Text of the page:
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Published: November 2nd 2012
The Favela tour yesterday was an eye opening experience. We were taken to Rochina, or 'little farm', which is the largest Favela in Rio. The favela covers a square kilometer on a steep hill and is home to approximately 70,000 people. There were shots taken here for Fast Five and The Incredible Hulk.
There were a few of us that went from the hostel, in total there was 15 of us in the group. We were picked up at the hostel and driven to the bottom of the Favela. Rather than having us drive around in the van the guides set up the tour so that we each jump on the back of a motorbike taxi which takes us to the top of the hill. This was to give us a better feel of the place, rather than driving through like we're on safari. 3 of us from the hostel were rather hungover so the prospect of getting on the back of a motorbike wasn't something that excited us. I'd like to say that the ride us wasn't as bad as I was hoping. It was worse. My guy really enjoyed over taking trucks on blind corners and driving at
on coming traffic. From his point of view it was probably hilarious as it would have been very easy to feel how much I was shitting myself. Not literally of course, you know what I mean. We all made it to the top without incident and were dropped off outside a police station. We'd driven up the main road through the Favela and on the way up i'd seen many shop fronts and restaurants, hair dressers and even banks. I really wasn't expecting to see that much infrastructure in the Favelas.
We started our journey down through the favelas walking through very narrow streets, just about wide enough for 2 people to pass in opposite directions. We were taken to an art studio run by a guy that teaches kids the way of the paintbrush. Up on the roof we had a really good view of the whole place which was incredible. He showed us around his studio and I ended up buying a small painting he'd done of the favela. The guide was throwing a lot of information about Rocinha to us whilst we were stood on the roof, very little of which I remember. He talked about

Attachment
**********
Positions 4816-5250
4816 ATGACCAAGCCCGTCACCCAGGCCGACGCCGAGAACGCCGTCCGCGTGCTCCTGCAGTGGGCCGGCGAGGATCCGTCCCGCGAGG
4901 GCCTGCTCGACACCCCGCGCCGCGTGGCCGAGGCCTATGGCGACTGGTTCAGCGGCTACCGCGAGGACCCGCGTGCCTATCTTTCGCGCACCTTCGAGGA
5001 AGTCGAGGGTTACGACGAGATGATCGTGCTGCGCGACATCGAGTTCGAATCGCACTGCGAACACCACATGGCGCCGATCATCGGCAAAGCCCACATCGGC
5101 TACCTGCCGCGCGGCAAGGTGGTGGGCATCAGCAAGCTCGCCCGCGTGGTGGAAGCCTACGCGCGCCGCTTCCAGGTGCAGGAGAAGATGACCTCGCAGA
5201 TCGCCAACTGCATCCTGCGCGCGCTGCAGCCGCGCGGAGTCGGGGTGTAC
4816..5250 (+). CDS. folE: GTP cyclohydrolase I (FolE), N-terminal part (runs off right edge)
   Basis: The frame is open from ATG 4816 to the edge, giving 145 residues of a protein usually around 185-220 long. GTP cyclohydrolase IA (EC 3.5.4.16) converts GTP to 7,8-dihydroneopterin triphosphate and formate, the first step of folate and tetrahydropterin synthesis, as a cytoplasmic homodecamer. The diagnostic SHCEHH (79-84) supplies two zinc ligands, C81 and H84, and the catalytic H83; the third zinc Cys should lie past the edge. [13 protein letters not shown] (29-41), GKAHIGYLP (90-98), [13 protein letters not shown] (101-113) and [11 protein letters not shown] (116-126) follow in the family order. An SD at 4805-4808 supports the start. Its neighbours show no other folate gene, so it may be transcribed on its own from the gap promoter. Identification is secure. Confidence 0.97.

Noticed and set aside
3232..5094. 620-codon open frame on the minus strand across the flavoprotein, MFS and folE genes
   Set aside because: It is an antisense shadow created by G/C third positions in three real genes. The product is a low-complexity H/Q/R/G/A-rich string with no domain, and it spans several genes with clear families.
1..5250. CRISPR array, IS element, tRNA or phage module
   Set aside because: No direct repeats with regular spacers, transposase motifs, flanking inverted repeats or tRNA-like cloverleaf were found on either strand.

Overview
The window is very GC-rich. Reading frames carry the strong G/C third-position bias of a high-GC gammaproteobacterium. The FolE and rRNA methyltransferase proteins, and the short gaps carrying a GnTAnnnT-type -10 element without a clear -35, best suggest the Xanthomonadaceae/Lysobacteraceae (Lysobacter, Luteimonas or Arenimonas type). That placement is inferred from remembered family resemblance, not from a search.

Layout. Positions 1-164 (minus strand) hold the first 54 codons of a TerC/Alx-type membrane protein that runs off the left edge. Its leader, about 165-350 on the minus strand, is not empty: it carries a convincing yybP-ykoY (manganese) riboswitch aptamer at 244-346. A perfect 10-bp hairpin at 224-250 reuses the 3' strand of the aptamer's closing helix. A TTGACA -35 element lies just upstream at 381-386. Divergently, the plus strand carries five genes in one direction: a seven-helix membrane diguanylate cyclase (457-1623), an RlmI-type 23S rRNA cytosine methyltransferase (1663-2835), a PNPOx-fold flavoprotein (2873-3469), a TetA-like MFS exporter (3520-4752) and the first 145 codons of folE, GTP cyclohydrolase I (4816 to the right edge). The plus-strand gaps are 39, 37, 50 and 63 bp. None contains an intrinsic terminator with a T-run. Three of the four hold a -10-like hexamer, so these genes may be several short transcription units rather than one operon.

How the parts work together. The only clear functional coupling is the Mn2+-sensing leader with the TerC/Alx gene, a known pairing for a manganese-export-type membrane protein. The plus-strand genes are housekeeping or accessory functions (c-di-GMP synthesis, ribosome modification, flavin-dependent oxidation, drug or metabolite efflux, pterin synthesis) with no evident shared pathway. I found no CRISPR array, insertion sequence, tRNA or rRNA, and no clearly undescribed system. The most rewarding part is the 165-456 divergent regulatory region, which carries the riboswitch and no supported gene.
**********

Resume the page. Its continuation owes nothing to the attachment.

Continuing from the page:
the pacification of the favelas in Rio. This is where the police cracked down on violent crime, gangs and drugs in these areas, and built police stations in the favelas to keep the peace. This was met with violence from the gangs but said that now crime is down considerably. He said the locals were very cooperative with the police as infrastructure, schooling and sewage was improved once the police started to move in. There are 3 main gangs in Rio, none of which I can remember the name of. The main drugs that are sold are coke, marijuana and ecstasy. Crack is not sold in the favelas as it just messes people up too much, and the drug lords live in the favelas too so didn't want that in their neighbourhood. There was big rivalry between the gangs and the militia, ex-military types who for a fee protected residents from the gangs.
We worked our way further down through Rochina and were given a show by some locals kids who were samba dancing on the street. The two dutch guys I was with had brought a football with them that they'd had for the 3 months they'd been